My favorite online information comes from the following resources: Pinterest, The Pattern Observer website and their very informative newsletters, Print and Pattern Blog, Emily Kiddy’s Blog, lovelyindeed Blog, ColorCrush Blog, WeConnectFashion.com, PatternBank.com, (they created a Kids trend report for apparel and stationery this year for 2017 that is fabulous and well priced), WriteOnTrend.com, PosterChildMag.com and Design Options newsletters. Children’s magazines Earnshaw’s review, Kids World, Kids Today and Baby & Children’s, give me a look into what is going on in the Industry, as well. European magazine resources for me are: Milk, PosterChild, Bambini, Kids Wear and Papier Mache.
What are your current favorite print and pattern trends for kids and babies?
I still love the Forest Trend, the Boho Trend, Garden Trend and the Into the Wild and Magical trends using Unicorns, etc. The Gender Neutral Trend, that has emerged in the last year for kids and babies, is also one that I feel very enthusiastic about. The Contemporary trend with cute sayings is gaining a lot of momentum. This trend shows a lot of hand lettering, which I love to do.
What are some of the challenges of designing for the children’s wear market?
Nowadays, the greatest challenge, I find, is pleasing both parent and child. In the past, the parent decided on what colors a child’s room would be and what a child was going to wear. In today’s world, children are making their own decisions, at a much earlier age, concerning color and trends. As a designer in this market, I have to try and find a middle ground in order to appeal to both the parents and the kids.
Who are your design heroes (past or present)? What about them inspires your or influences your work?
I adore, (I own all of her books), Tricia Guild. Her ability to see future design trends and colors are uncanny. The sister design team of Collier/Campbell is another beloved hero. I follow Sarah Campbell’s blog religiously and am amazed by how she consistently comes up with wonderful ideas and subject matter. The colors in her work are outstanding and she still creates all of her fabric repeats by hand. Marimekko, the Finnish design company, has a very distinctive style and color palette that appeals to my minimalist side. Finally, the two children’s clothing companies that I have recently fallen love with are Finn and Emma and Kid Wild.
The design heroes of the past that have greatly influenced me would include: Vincent Van Gogh, Henri Matisse, Marc Chagall, because he was so authentic, Frida Kahlo and Georgia O’Keeffe.
Train Textile and Carousel Pony by MaryJane for Baby Funkoos Sleepwear
Over the course of your career, what actions or decisions have made the biggest impact on your design business?
The decision to follow my instincts and being true to myself has had the biggest impact on my design business. Even though I have designed for other industries, I always seem the happiest designing for kids and babies. Children have the special quality of innocence and they do not pretend to be anyone else but themselves.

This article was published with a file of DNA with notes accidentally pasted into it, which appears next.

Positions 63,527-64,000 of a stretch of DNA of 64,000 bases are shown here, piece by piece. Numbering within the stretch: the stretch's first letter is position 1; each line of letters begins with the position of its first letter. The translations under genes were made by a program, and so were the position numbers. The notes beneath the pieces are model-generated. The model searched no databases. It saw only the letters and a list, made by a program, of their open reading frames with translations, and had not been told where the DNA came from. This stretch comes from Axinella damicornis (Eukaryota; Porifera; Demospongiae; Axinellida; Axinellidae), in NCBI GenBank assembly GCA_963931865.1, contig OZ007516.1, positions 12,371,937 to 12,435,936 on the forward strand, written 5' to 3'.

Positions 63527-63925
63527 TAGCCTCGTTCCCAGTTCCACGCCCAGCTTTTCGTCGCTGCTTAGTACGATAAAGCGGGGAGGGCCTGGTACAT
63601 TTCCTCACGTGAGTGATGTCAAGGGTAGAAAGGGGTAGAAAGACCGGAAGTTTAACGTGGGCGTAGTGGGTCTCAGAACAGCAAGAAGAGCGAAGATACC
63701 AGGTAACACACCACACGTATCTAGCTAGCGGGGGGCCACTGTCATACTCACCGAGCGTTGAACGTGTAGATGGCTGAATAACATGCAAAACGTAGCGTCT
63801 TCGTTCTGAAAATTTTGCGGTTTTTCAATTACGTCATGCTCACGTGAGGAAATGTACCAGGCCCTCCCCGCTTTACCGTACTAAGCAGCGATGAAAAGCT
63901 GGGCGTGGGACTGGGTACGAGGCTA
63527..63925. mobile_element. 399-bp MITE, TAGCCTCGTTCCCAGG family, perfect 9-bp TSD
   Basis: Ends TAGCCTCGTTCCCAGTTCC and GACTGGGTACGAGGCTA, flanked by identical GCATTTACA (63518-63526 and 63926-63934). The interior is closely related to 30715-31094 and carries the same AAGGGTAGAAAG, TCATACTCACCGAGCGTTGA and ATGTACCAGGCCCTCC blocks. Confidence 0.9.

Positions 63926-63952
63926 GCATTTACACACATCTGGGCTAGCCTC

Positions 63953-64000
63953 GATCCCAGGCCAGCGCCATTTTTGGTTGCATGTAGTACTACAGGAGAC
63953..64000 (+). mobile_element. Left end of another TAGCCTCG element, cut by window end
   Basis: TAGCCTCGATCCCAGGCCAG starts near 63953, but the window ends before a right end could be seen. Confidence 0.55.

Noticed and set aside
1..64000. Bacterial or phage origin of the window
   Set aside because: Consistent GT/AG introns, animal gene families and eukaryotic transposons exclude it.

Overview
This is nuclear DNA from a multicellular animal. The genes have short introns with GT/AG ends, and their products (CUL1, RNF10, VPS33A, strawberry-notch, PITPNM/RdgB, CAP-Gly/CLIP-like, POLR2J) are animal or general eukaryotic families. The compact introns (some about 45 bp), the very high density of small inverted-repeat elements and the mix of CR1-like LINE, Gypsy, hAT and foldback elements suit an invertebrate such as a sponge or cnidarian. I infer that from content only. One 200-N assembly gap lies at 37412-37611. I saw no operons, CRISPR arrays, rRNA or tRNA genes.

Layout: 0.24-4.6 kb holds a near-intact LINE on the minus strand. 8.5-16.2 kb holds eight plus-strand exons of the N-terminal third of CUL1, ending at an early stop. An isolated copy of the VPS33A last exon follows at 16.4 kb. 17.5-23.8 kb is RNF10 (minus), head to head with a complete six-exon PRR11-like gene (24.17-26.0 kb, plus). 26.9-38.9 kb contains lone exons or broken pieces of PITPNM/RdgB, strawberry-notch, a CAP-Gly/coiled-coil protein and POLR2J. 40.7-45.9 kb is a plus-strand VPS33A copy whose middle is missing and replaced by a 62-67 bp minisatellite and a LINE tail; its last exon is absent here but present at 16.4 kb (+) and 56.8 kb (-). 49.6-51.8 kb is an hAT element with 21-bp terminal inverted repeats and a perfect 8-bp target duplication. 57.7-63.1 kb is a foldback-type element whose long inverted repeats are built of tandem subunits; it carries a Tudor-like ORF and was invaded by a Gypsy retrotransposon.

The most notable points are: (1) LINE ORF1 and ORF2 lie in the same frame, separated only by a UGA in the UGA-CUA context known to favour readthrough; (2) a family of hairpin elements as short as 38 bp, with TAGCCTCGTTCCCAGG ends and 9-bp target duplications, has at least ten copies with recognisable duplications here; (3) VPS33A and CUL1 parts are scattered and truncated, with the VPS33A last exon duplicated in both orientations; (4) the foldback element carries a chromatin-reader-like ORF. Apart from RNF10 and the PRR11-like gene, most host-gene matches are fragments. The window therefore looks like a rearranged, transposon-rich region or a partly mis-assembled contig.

What would you consider to be your most proud achievement/greatest success so far in your design career? What are your goals for the future?
There are two things I feel most proud of: The watercolor design for the first baby bedding fabric collection for Disney’s “Classic Winnie the Pooh” and the other achievement is being an inspirational catalyst for other designers on their design journey.
The Winnie the Pooh project became a labor of love. It went through many changes but in the end, the collection became the top seller in the market for eight years. The screen printing was exquisite. All 24 screens for the project, were Galvano screens, which produced incredible detail.
Helping other artists and designers find their way in the Textile Design Market is my second proudest achievement. It is a great feeling to see other designers succeed and to realize that I contributed in some small way by simply taking the time to listen to their concerns.
My future goals include designing more textiles for Kids and writing and illustrating Children’s books.
What advice have you received in your career that has stayed with you or influenced you? Do you have any words of wisdom for aspiring designers trying to make their way in the textile design world?
I wish, when I first started out, I would have had someone tell me to “ be authentic to yourself, find something wonderful to do that makes you happy and make your career out of that.” The second bit of advice I would like to share is this: If someone asks if you can do something, even if you are not sure how to do it, say “yes” and then, go and find out how to do it. Always push yourself to learn new skills!
Become a Textile Design Lab member to gain access to MaryJane’s tutorial on designing for the babies and children’s markets and all of our past guest expert tutorials and the other helpful e-courses and features of the Lab. Visit textiledesignlab.com to learn more!